Les écoliers ne seront peut-être pas d’accord avec une telle affirmation. Je ne parle évidemment pas des vacances scolaires mais bien de la reprise en MLS. Les supporters l’attendent avec impatience. Les joueurs aussi ont hâte de s’y remettre… ce qui ne déplaira pas aux employés dans les bureaux des clubs. N’est-ce pas, Antoine Hoppenot ?
The Portland Timbers certainly haven’t stood pat this offseason.
General manager Gavin Wilkinson and first-year coach Caleb Porter have already injected steel into the side – acquiring MLS vets such as midfielder Will Johnson from Real Salt Lake, versatile defender Michael Harrington from Sporting KC and Jamaican striker Ryan Johnson from Toronto FC – and now they could be poised to add some much-needed creativity.
At only 26, Valeri is entering the prime of his career and would be a promising acquisition for a Timbers side in need of a bit more attacking oomph. It also helps he seems to be out of favor at his current club.
Valeri currently plays for Club Atlético Lanús in the Argentine Primera División, where he’s made 156 appearances since debuting in 2003 and captained the team in their 2011 Clausura runners-up campaign, but hasn’t seen much time since ex-Columbus Crew star Guillermo Barros Schelotto took over as manager. Of course, that’s where Portland come into play.
Should the Argentine make the move to the Pacific Northwest, the Timbers could have the type of creative midfield presence that would allow Darlington Nagbe to shift permanently to the withdrawn forward role many believe will bring out the best in Porter’s former Akron prodigy.
He’s no stranger to foreign adventures, either. In July 2009, Valeri was loaned to Portuguese champions Porto, where he played one season, then spent six months on loan with Spanish second-division side UD Almería.
What do you think? Is Valeri the answer in Portland? Will the Timbers’ offseason moves pay dividends in 2013?
The Daily Mail – alarm bells already ringing! – reported Friday morning that current Queens Park Rangers vice-captain Ryan Nelsen was headed back to MLS as an assistant coach with former club D.C. United.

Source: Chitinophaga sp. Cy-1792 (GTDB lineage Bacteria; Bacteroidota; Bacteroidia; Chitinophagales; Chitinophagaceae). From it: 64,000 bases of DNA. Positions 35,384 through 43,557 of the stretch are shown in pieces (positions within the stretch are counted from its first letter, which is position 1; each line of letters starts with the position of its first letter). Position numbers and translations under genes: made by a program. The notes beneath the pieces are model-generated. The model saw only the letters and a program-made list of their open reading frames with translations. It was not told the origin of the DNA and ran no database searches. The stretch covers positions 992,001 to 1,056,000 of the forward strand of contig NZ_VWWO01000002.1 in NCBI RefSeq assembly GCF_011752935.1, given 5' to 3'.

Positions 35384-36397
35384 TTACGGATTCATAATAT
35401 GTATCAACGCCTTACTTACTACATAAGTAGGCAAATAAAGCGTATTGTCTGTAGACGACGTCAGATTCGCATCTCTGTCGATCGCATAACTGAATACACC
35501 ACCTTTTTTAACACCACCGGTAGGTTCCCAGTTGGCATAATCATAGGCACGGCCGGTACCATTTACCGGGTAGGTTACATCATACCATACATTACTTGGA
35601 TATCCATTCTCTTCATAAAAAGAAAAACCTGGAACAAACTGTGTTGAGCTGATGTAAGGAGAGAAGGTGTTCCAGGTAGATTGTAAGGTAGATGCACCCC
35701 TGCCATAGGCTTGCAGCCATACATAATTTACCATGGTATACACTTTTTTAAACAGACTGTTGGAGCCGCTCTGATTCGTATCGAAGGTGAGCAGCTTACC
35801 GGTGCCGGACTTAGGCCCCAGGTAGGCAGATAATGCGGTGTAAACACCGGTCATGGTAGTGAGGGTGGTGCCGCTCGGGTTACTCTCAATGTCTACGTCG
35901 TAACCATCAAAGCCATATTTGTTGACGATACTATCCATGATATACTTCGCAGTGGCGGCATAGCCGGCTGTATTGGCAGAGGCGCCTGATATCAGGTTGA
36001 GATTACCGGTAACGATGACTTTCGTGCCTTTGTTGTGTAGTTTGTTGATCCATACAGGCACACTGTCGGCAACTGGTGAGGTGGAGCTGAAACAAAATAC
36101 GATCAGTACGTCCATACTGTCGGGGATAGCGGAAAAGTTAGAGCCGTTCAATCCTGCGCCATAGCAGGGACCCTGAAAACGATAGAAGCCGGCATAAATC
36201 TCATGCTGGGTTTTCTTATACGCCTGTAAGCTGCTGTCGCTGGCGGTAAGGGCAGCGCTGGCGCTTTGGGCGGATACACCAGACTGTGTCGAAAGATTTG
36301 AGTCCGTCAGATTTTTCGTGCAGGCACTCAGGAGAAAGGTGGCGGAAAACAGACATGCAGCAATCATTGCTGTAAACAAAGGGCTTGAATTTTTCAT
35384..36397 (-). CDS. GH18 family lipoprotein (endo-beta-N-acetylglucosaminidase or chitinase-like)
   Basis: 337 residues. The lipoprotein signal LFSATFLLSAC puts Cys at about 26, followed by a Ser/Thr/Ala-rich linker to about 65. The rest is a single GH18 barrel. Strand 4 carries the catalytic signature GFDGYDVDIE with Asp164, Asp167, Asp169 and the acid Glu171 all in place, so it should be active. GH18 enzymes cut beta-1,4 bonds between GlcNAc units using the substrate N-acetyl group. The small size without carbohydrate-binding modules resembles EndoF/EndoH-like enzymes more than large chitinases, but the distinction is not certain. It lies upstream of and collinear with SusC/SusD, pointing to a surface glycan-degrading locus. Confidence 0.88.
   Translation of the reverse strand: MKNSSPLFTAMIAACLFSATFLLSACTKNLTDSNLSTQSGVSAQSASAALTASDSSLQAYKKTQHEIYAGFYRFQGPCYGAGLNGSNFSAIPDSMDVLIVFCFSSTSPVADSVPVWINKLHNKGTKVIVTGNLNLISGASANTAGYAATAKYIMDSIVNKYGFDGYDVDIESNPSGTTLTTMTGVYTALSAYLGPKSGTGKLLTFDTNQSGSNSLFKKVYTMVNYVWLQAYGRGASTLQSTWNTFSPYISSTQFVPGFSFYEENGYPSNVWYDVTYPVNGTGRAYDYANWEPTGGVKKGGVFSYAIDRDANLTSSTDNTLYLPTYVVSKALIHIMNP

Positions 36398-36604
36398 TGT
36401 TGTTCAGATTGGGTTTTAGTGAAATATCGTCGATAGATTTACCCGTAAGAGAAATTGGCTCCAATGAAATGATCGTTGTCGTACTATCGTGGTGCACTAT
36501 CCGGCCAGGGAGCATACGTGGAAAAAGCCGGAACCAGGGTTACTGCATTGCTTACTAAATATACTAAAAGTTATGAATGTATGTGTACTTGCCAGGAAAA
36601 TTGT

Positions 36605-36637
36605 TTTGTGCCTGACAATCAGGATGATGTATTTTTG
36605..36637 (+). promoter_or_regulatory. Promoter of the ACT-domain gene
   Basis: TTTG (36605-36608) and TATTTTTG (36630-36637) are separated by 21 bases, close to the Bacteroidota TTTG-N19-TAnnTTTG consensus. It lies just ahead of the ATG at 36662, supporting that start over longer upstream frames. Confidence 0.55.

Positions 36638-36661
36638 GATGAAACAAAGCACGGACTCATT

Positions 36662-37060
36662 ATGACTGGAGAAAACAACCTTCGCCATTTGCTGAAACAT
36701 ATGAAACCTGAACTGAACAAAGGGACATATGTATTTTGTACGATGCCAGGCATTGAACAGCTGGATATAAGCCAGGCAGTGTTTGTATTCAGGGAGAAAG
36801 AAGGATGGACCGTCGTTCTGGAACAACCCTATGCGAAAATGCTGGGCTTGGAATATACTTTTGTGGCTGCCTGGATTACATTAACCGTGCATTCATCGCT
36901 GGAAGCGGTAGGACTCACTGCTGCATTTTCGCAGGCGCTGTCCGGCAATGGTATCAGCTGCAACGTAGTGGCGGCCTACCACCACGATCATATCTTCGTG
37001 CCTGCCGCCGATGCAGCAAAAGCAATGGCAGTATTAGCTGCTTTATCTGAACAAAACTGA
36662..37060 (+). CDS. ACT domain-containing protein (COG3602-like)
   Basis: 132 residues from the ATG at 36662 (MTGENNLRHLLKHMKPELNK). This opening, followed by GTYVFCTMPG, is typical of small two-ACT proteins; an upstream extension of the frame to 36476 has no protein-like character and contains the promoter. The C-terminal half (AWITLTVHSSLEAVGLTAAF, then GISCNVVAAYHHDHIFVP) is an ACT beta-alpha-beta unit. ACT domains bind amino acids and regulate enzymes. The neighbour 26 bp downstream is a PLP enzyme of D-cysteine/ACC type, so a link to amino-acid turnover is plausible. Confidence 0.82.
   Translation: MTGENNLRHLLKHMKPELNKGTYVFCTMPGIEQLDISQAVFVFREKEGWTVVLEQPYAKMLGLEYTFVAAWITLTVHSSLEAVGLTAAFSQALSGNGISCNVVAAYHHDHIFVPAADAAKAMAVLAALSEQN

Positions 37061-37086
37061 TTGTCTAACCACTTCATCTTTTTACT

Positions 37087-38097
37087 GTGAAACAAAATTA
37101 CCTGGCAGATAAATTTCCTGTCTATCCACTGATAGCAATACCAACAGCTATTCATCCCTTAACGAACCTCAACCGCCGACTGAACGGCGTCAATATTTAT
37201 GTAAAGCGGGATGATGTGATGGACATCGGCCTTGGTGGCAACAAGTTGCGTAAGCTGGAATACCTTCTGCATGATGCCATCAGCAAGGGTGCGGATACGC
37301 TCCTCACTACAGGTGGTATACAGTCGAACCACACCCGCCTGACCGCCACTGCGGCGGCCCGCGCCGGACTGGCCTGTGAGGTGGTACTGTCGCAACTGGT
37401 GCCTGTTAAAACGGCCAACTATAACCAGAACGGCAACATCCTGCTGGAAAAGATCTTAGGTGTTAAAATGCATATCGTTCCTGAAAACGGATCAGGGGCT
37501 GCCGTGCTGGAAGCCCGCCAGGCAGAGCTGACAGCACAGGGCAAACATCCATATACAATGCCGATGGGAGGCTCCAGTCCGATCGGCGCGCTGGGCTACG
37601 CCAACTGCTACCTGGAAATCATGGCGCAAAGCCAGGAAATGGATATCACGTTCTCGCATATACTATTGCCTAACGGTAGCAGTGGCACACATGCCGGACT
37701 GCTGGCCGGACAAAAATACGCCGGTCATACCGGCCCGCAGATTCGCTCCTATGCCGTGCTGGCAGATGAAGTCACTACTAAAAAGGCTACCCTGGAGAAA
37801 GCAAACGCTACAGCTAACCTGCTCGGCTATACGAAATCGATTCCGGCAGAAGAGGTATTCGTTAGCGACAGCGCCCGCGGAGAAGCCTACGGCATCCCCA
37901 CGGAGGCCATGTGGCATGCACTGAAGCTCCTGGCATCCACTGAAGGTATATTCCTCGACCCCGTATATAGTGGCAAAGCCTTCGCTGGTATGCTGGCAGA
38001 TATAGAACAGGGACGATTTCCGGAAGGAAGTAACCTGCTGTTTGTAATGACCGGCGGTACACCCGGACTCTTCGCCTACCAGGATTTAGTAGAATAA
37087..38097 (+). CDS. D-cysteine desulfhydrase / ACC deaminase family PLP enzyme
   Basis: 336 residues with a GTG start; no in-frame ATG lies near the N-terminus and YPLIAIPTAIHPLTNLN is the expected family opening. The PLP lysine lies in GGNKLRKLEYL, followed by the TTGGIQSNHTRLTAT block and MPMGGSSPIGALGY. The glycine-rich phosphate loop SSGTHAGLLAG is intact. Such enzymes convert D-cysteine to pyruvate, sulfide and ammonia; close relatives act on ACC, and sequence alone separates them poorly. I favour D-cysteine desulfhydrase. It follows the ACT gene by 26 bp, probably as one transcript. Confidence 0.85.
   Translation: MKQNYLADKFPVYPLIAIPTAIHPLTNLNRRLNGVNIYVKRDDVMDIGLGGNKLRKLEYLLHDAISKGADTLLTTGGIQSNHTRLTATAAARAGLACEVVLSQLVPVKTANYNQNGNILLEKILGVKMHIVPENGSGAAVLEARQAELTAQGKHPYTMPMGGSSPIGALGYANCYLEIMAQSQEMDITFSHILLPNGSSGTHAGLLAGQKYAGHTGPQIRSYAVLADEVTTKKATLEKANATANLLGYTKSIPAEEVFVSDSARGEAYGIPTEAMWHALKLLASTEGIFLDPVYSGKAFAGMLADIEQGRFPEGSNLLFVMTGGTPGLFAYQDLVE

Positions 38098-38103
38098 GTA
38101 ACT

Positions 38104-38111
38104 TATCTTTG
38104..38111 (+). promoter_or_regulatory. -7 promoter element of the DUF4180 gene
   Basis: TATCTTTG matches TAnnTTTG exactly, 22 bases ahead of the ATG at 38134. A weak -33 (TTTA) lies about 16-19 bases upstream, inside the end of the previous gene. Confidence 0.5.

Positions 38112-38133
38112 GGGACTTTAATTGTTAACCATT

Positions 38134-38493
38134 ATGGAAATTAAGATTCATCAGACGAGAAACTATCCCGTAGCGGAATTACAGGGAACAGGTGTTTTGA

It didn't take long for The Washington Post's Steve Goff to get his journalistic biplane off the ground to effectively red baron those rumors.
Brit tabloid report that QPR's Ryan Nelsen is joining D.C. United coaching staff is "100 percent" not true, Ben Olsen says #dcu #mls
— Steven Goff (@SoccerInsider) January 4, 2013
Just as quickly, others chimed in with another possible landing spot for Nelsen: Toronto FC, where former D.C. president Kevin Payne is reshaping the club.
Word I've heard is that Toronto FC could be the destination for Ryan Nelsen to begin coaching career, would re-unite him with Kevin Payne.
— Ives Galarcep (@SoccerByIves) January 4, 2013
If Nelsen does land on an MLS staff, it would continue the ongoing trend of former players moving into assistant coaching roles. The New Zealander would certainly have plenty of experience to draw on, as well as an intimate understanding of the league and valuable contacts back in England.
What do you think? Would Nelsen be a good hire at TFC or D.C. United? For an MLS side in general?
Have you entertained thoughts about switching careers as we pass into 2013? Ever thought it would be cool to have a job in MLS, helping to grow the game day-in, day-out? Yes?
Then listen up, your opportunity is here.
— MLS, NSC (@MLSNSC) January 4, 2013
Major League Soccer's National Sales Center is currently conducting a search to find their newest crop of recruits for the spring semester. This time around, they're adding a little twist.
Interested yet? Here's what you need to do to get your foot in the door:
The tweets that get the most RTs, favorites and replies will be considered for interviews, and potentially a spot in the program. Here's the full rundown of how the process works.
You know what they say nowadays, you only get 140 characters to make a first impression. Good luck.
As we slowly build up to Major League Soccer's 18th season – a scary thought, especially since MLS Cup still feels like such a recent event, for me at least – it's worth taking a look back at how it all started. Rest assured, the goings-on weren't always quite so polished.
Take, for example, the first signing in league history. US Soccer is counting down its top 100 moments as part of the federation's centennial celebration and included an interesting anecdote from president Sunil Gulati about what it took to bring national team star Tab Ramos to MLS. The league and US Soccer wanted Ramos – an national team player with Hispanic heritage and attacking flare – to help give the league an initial foothold with fans as well as other Americans playing abroad.